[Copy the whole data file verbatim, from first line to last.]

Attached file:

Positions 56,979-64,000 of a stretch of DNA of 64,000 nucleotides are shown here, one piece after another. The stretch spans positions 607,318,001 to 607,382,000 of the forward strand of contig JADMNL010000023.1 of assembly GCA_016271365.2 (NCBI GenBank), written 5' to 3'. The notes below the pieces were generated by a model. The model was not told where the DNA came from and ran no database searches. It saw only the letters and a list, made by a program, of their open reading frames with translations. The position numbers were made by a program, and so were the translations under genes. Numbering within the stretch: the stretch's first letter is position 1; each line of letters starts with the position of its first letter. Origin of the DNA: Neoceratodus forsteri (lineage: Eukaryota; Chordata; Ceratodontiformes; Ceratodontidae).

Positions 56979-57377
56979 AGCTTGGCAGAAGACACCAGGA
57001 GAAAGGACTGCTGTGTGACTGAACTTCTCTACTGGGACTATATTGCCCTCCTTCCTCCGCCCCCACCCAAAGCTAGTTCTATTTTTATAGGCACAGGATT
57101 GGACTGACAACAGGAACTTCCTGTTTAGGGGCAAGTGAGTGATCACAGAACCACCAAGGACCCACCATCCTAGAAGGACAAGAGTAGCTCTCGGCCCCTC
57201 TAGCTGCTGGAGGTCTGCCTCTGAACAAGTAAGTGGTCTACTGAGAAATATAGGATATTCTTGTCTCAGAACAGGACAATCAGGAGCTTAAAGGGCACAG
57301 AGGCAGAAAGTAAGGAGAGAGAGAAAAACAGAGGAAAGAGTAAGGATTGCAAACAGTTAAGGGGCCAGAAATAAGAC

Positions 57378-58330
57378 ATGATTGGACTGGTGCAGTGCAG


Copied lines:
Positions 56,979-64,000 of a stretch of DNA of 64,000 nucleotides are shown here, one piece after another. The stretch spans positions 607,318,001 to 607,382,000 of the forward strand of contig JADMNL010000023.1 of assembly GCA_016271365.2 (NCBI GenBank), written 5' to 3'. The notes below the pieces were generated by a model. The model was not told where the DNA came from and ran no database searches. It saw only the letters and a list, made by a program, of their open reading frames with translations. The position numbers were made by a program, and so were the translations under genes. Numbering within the stretch: the stretch's first letter is position 1; each line of letters starts with the position of its first letter. Origin of the DNA: Neoceratodus forsteri (lineage: Eukaryota; Chordata; Ceratodontiformes; Ceratodontidae).

Positions 56979-57377
56979 AGCTTGGCAGAAGACACCAGGA
57001 GAAAGGACTGCTGTGTGACTGAACTTCTCTACTGGGACTATATTGCCCTCCTTCCTCCGCCCCCACCCAAAGCTAGTTCTATTTTTATAGGCACAGGATT
57101 GGACTGACAACAGGAACTTCCTGTTTAGGGGCAAGTGAGTGATCACAGAACCACCAAGGACCCACCATCCTAGAAGGACAAGAGTAGCTCTCGGCCCCTC
57201 TAGCTGCTGGAGGTCTGCCTCTGAACAAGTAAGTGGTCTACTGAGAAATATAGGATATTCTTGTCTCAGAACAGGACAATCAGGAGCTTAAAGGGCACAG
57301 AGGCAGAAAGTAAGGAGAGAGAGAAAAACAGAGGAAAGAGTAAGGATTGCAAACAGTTAAGGGGCCAGAAATAAGAC

Positions 57378-58330
57378 ATGATTGGACTGGTGCAGTGCAG